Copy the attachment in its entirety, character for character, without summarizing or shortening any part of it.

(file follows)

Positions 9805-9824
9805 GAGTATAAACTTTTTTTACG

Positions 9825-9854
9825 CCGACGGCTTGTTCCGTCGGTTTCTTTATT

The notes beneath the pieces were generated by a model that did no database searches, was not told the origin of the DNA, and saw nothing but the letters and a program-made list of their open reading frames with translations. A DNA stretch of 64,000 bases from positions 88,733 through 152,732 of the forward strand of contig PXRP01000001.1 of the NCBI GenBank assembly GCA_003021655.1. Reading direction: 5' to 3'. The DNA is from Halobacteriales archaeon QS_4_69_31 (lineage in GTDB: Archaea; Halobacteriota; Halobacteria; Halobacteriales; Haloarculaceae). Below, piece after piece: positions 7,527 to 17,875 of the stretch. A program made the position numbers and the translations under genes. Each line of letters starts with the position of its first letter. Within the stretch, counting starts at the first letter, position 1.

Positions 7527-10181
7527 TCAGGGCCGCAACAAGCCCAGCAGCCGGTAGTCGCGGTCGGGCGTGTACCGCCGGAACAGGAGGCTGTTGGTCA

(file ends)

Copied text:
Positions 9805-9824
9805 GAGTATAAACTTTTTTTACG

Positions 9825-9854
9825 CCGACGGCTTGTTCCGTCGGTTTCTTTATT

The notes beneath the pieces were generated by a model that did no database searches, was not told the origin of the DNA, and saw nothing but the letters and a program-made list of their open reading frames with translations. A DNA stretch of 64,000 bases from positions 88,733 through 152,732 of the forward strand of contig PXRP01000001.1 of the NCBI GenBank assembly GCA_003021655.1. Reading direction: 5' to 3'. The DNA is from Halobacteriales archaeon QS_4_69_31 (lineage in GTDB: Archaea; Halobacteriota; Halobacteria; Halobacteriales; Haloarculaceae). Below, piece after piece: positions 7,527 to 17,875 of the stretch. A program made the position numbers and the translations under genes. Each line of letters starts with the position of its first letter. Within the stretch, counting starts at the first letter, position 1.

Positions 7527-10181
7527 TCAGGGCCGCAACAAGCCCAGCAGCCGGTAGTCGCGGTCGGGCGTGTACCGCCGGAACAGGAGGCTGTTGGTCA